New Pavarotti documentary shows the man, the voice ... the philanderer

Luciano Pavarotti.
Luciano Pavarotti.

Director: Ron Howard
. . . . -

Director Ron Howard (Solo: A Star Wars Story, A Beautiful Mind) has put his talents to a documentary on the world’s most famous opera singer, Luciano Pavarotti.

Featuring family videos, archive footage and plenty of interviews with his wives, daughters, partners, business colleagues, opera writers and other musicians (including U2’s Bono), this almost two-hour production stitches together the picture of a man who became larger than life.

Born in the beautiful town of Modena, Italy, Pavarotti learnt about opera from his father who was an amateur tenor and baker.

After abandoning his goal to become a goalkeeper, Pavarotti started studying music at school.

He made a modest operatic debut in 1963, singing La Traviata in Belgrade, Yugoslavia. But it was his US debut with the Greater Miami Opera in February 1965 that really catapulted him to fame.

Thanks to his ability to reach “the high C” – a notoriously difficult note for tenors – and his amicable way with audiences, Pavarotti crossed over from opera singer to pop-culture phenomenon.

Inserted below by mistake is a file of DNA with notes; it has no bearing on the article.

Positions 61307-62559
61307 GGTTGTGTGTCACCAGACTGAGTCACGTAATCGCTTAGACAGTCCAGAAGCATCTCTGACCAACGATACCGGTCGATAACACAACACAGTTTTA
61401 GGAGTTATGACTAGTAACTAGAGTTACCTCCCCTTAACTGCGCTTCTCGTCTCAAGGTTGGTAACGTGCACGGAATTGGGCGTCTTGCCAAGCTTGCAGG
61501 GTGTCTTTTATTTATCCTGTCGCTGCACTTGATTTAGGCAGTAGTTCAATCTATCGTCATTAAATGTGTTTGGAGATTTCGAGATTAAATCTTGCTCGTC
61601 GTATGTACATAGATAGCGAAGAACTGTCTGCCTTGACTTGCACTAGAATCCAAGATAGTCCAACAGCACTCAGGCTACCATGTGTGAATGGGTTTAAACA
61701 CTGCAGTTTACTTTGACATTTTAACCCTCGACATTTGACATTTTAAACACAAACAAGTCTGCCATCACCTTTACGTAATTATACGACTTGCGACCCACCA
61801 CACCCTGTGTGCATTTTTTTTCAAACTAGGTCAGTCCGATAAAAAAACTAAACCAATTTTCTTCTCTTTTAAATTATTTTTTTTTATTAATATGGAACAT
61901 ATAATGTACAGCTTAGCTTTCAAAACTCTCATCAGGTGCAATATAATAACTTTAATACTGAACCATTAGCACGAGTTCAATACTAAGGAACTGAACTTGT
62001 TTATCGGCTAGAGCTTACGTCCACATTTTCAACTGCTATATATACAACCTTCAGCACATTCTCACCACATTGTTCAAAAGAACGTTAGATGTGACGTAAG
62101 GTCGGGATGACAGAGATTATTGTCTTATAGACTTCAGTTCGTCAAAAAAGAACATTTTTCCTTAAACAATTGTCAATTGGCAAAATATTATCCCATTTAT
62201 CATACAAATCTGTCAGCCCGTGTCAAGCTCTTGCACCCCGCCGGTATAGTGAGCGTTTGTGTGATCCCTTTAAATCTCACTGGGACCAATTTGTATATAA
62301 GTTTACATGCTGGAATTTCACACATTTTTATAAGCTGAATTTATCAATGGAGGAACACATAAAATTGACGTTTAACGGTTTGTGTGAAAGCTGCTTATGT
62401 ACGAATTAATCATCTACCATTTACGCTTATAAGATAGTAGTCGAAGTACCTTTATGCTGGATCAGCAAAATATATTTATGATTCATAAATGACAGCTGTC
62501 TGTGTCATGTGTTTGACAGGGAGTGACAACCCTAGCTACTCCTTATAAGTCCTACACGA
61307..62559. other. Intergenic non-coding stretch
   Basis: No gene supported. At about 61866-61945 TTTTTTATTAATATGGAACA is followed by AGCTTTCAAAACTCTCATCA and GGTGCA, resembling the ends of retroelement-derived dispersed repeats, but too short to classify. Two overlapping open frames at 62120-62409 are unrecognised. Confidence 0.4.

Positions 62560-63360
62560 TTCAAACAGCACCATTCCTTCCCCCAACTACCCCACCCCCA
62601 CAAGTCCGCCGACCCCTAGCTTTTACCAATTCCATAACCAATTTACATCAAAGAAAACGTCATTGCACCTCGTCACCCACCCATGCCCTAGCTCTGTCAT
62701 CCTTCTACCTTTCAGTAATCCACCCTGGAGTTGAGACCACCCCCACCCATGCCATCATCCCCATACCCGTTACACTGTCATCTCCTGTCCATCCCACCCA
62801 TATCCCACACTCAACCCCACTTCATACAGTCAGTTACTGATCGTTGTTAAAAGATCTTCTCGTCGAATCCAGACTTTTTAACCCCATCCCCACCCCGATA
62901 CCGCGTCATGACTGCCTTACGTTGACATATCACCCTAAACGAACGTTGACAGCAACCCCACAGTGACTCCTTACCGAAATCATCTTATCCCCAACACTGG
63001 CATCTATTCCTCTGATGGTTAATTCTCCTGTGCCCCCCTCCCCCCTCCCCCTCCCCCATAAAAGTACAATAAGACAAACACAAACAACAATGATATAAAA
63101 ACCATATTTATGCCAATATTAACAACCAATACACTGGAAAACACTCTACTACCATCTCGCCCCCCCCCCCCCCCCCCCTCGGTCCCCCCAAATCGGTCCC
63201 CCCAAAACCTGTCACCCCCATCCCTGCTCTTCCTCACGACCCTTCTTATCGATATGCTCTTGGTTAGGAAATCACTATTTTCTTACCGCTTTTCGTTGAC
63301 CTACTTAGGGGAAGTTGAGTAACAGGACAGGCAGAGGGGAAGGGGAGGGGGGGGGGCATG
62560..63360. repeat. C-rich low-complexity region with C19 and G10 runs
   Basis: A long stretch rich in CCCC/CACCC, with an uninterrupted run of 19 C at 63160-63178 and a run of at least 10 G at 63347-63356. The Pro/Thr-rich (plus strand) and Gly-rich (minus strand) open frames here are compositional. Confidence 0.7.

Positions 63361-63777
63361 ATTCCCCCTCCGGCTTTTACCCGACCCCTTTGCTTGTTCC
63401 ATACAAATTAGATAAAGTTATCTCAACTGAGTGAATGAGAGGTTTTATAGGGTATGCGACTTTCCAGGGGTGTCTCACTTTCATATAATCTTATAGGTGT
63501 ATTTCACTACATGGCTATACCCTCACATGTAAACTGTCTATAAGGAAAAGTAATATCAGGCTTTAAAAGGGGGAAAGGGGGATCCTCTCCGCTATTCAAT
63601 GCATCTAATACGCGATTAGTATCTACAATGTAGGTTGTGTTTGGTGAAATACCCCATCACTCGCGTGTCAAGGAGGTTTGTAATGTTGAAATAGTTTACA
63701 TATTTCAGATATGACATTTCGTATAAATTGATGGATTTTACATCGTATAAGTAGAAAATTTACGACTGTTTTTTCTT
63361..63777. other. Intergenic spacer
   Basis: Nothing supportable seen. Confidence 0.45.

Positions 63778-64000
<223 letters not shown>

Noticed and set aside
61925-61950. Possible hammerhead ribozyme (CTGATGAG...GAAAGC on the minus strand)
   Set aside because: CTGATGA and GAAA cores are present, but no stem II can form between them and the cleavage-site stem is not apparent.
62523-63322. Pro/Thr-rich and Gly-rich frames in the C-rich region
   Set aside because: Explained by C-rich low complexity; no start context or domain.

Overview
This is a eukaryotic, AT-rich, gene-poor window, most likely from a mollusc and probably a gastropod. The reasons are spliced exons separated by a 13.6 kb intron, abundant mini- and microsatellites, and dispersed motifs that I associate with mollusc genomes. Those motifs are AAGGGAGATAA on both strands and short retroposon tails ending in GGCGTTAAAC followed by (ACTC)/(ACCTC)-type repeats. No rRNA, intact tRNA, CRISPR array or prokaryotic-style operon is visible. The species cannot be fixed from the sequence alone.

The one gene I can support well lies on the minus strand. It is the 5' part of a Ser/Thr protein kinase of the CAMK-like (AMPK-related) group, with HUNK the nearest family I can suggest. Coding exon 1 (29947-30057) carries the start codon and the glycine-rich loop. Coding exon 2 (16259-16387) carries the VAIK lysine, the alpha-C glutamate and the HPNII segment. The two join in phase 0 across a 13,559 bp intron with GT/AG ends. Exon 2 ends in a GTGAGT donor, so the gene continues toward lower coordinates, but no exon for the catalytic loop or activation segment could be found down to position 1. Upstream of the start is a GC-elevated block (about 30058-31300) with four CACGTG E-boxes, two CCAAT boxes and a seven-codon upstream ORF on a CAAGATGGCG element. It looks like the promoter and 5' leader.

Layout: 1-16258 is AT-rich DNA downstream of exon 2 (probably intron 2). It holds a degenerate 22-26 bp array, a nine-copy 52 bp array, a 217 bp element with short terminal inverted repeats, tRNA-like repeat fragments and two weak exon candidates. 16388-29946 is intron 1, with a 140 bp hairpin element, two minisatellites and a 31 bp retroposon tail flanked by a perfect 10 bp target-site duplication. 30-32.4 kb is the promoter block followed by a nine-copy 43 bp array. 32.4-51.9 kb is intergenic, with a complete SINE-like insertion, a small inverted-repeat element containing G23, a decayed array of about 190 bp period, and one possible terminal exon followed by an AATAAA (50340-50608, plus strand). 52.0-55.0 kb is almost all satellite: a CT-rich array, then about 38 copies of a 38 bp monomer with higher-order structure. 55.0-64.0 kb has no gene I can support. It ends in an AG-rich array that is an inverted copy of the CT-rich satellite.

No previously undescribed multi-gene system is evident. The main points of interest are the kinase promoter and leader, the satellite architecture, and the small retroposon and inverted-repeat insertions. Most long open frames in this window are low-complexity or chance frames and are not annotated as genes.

Credited with “bringing opera to the masses”, he was able to sell out the same arenas as the biggest rock and pop stars of that era. His Three Tenors and Pavarotti and Friends concerts put the pinnacle on his fame.

But Pavarotti was by no means perfect. During his skyrocketing career, he was still married to his wife, Adua, and had three daughters.

But the documentary reveals a romantic relationship with his assistant and operatic mentee Madalyn Renee, which the American later broke off.

Around 2001 and while still married, he started a relationship with his personal assistant Nicoletta Mantovani, 34 years his junior. He would later divorce his wife and marry Mantovani.

According to Pavarotti’s former manager, Herbert Breslin, the singer “loved music, women, food and football — in that order”.

The film does well in that it doesn’t sanitise the maestro, but it fails slightly in setting up an expectation of information that then doesn’t come.

In the beginning, it promises to show us the ways Pavarotti’s fame burdened him and what he found hard about his life in the spotlight. Unfortunately, this is never fully unpacked, only touched on, and you’re left with an unclear picture of it all.

Nevertheless, this is a robust picture of the maestro, and one fans will covet.

His performance highlights make for particularly delicious viewing, and seeing “the king of the high Cs” in full breast – belting out O Sole Mio – will not fail to make you break out in goosebumps.

Make a date to watch this.

Grethe Kemp
Trending co-editor
City Press
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